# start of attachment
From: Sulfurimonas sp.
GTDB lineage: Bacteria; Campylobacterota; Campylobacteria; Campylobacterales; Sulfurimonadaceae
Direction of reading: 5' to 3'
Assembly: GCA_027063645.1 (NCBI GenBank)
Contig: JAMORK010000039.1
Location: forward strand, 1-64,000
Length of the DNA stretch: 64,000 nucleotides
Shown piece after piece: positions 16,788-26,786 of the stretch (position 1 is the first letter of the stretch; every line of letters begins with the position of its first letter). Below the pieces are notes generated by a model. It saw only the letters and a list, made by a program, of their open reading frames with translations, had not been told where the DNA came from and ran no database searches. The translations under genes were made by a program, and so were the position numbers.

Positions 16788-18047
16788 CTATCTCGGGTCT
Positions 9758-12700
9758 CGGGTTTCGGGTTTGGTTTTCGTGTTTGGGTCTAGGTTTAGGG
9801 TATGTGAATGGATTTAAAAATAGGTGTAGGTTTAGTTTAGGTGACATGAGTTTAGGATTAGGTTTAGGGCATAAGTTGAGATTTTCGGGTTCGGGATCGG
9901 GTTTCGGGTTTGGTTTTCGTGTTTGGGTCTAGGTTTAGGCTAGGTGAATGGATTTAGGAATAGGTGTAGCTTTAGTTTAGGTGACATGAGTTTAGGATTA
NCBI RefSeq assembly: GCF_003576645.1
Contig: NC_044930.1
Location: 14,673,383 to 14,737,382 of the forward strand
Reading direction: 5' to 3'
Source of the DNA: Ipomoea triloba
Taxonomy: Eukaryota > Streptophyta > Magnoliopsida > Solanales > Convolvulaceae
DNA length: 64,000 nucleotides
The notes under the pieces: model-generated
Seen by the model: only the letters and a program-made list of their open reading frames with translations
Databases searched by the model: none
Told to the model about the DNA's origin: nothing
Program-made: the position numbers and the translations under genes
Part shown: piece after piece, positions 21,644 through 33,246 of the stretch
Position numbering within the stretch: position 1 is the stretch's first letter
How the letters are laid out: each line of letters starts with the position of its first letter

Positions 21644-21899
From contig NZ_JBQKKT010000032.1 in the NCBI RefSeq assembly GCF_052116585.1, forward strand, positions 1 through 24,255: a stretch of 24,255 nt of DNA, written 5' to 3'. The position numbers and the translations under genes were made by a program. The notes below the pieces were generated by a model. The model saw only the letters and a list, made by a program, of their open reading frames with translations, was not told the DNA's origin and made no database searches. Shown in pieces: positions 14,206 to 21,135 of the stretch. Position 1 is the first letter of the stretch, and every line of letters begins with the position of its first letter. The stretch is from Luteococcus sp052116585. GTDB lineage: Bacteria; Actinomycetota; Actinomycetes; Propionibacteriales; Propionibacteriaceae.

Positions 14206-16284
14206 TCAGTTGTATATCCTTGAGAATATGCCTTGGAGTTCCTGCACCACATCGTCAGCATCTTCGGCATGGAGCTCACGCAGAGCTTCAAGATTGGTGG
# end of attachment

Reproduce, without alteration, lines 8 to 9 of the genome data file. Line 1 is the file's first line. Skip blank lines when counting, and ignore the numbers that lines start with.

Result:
Shown piece after piece: positions 16,788-26,786 of the stretch (position 1 is the first letter of the stretch; every line of letters begins with the position of its first letter). Below the pieces are notes generated by a model. It saw only the letters and a list, made by a program, of their open reading frames with translations, had not been told where the DNA came from and ran no database searches. The translations under genes were made by a program, and so were the position numbers.

Positions 16788-18047